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Outcomes of Ugulava’s arrest

By Messenger Staff
Friday, July 11
The arrest of the ex-Mayor and one of the leading figures of the United National Movement (UNM) Gigi Ugulava caused serious speculations in Georgia and abroad. The UNM compares the detention to political persecution. However, the Georgian Dream coalition rules out such speculation, linking the issue to the restoration of justice and court competence. Many in the country believe that several similar steps will follow his arrest.

In the post-Soviet era, in many former post-Soviet countries, such as in Georgia, governments think that they can stay in office for a long time, maybe even forever.

The same occurred when the UNM came to power. Its leaders were seriously discussing options about how to prolong their being at the top position. They used Swedish, Japanese and Mexican examples in this regard.

Such an approach created a non-punitive syndrome. In fact, 9 years of holding office convinced the UNM leadership that they could do everything they wished. Therefore, the party had thought that they would not have to answer for any wrongdoings. However, they lost elections in 2012 and currently there are loads of questions the UNM has to respond to.

Moreover, Georgians are demanding the restoration of justice and punishment of those officials who have committed crimes. They stress that the UNM had violated their human rights, property rights and so on. People do not want revenge, they are just asking for a restoration of justice. The West meanwhile is watching the situation carefully. They state that such developments should not be transformed into a political persecution and selective justice. From the distance, the current Georgian situation might look like that. Ex-Prime Minister Vano Merabishvili, ex-Defence Minister Bacho Akhalaia, other former officials and now ex-Mayor Ugulava have all been arrested, waiting for final verdicts.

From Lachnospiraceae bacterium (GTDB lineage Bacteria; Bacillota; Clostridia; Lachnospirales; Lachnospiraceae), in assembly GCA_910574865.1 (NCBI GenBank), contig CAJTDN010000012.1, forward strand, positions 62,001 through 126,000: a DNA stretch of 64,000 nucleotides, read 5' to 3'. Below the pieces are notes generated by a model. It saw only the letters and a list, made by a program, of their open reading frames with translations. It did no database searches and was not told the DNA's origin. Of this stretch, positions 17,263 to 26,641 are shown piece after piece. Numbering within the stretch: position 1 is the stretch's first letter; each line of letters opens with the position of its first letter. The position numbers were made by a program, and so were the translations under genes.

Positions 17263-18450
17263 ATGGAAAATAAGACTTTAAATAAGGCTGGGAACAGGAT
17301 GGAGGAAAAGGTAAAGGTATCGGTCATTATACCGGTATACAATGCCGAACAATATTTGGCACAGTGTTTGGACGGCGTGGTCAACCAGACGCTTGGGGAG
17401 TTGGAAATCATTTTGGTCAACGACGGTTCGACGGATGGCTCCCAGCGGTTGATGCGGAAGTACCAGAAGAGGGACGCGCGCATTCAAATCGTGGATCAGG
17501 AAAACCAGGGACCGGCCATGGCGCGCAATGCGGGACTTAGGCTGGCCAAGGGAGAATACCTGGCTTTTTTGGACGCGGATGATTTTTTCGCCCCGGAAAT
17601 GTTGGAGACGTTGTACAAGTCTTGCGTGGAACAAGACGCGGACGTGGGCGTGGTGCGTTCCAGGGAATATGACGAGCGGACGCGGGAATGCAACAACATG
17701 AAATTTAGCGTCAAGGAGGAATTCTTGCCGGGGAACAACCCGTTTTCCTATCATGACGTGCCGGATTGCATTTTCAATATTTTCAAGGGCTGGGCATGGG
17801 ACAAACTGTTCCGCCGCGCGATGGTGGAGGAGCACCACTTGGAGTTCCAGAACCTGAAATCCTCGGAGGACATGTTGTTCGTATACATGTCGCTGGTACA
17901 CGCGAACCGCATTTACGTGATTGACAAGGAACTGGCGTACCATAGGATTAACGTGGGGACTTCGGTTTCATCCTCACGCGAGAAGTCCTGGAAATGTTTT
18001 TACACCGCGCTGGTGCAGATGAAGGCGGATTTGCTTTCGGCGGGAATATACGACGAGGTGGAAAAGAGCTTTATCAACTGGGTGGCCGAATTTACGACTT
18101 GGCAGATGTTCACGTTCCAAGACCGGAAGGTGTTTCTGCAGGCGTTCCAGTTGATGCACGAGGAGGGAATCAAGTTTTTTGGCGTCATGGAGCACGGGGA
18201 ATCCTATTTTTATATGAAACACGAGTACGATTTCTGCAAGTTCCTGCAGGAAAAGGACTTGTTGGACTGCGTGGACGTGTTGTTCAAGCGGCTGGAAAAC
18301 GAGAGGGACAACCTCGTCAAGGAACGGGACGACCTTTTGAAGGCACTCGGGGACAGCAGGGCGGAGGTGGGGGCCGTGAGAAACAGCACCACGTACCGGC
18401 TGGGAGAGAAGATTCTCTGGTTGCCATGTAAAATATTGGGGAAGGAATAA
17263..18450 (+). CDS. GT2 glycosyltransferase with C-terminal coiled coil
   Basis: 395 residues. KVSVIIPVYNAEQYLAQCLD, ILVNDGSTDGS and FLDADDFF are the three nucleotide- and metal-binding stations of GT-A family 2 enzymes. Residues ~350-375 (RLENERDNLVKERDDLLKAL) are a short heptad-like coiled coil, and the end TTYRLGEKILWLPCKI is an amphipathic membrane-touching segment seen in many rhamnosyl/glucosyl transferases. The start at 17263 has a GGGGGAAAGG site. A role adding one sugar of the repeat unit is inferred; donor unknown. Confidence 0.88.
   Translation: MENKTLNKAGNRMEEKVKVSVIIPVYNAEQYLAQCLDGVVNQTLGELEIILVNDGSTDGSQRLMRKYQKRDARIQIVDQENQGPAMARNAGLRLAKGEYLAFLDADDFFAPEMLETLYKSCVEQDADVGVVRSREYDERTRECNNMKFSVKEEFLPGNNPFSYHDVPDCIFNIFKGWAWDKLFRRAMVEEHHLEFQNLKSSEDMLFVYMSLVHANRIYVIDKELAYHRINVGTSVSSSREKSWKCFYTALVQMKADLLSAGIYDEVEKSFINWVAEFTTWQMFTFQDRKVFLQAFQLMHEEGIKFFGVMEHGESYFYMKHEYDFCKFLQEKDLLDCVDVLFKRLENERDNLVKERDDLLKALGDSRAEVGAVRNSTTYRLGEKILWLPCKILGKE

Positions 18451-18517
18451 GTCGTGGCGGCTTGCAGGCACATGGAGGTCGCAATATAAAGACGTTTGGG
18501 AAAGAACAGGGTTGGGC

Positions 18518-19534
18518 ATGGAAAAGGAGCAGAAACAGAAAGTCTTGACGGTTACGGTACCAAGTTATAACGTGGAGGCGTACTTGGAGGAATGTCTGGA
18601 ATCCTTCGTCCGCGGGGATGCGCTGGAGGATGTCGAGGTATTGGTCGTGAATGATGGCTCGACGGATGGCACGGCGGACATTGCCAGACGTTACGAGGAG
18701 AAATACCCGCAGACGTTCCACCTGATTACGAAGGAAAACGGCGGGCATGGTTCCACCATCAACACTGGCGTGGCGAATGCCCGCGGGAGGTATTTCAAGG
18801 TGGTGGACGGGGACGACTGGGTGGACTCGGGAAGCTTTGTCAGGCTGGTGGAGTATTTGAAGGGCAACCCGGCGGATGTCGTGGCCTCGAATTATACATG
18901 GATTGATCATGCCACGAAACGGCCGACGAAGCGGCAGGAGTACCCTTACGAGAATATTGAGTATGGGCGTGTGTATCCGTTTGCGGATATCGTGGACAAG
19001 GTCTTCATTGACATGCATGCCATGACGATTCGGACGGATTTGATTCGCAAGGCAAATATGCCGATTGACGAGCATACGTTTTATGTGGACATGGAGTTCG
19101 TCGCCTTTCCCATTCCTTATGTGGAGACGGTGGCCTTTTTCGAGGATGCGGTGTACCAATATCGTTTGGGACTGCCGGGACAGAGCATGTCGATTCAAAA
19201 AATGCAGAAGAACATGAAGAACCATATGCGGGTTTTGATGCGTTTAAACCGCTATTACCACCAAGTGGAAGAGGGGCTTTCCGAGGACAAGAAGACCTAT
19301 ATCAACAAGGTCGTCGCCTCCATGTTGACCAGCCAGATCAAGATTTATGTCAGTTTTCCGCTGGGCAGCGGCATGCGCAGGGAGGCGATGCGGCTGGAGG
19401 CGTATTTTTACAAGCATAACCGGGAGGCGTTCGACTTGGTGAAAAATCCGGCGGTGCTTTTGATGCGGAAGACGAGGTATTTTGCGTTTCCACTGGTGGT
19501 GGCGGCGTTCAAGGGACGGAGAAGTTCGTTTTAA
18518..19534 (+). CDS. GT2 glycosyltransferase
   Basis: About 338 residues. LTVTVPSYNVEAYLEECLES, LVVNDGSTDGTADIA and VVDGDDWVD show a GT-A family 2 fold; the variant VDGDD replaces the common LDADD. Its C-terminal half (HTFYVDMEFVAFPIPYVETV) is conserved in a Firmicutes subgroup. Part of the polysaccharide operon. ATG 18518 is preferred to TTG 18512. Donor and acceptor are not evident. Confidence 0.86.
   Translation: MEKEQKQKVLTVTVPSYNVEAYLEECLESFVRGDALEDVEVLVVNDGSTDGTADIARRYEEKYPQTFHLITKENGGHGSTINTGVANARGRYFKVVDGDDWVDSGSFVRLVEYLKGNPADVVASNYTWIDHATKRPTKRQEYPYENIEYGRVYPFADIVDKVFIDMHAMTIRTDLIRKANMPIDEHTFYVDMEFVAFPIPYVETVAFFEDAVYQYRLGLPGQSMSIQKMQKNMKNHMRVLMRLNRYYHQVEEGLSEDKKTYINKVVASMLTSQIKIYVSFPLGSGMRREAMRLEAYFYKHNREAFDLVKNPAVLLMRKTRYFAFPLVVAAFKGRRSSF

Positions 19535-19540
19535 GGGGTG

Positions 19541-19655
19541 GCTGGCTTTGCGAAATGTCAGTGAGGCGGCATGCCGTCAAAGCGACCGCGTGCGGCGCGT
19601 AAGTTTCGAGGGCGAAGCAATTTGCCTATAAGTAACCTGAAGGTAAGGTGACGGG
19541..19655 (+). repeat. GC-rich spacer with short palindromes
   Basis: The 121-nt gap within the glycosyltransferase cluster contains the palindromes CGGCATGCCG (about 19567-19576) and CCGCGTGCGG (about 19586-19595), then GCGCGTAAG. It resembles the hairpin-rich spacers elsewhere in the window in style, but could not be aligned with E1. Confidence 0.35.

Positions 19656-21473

Formerly being a high ranking official is not an excuse for an ordinary citizen. The west should understand that.

There are several well-known cases when high ranking officials were arrested abroad when they had a single fault, when almost all former officials in Georgia who were sent to prison are charged for several wrongdoings.

The situation is rather awkward. Eventually, Georgia will have to punish all those who have committed crimes; the process will include hundreds of people. Another option is to pardon all of them. However, such a solution will create a negative reaction from the public.

Thus, we are standing at a crossroad. The dilemma cannot be easily resolved.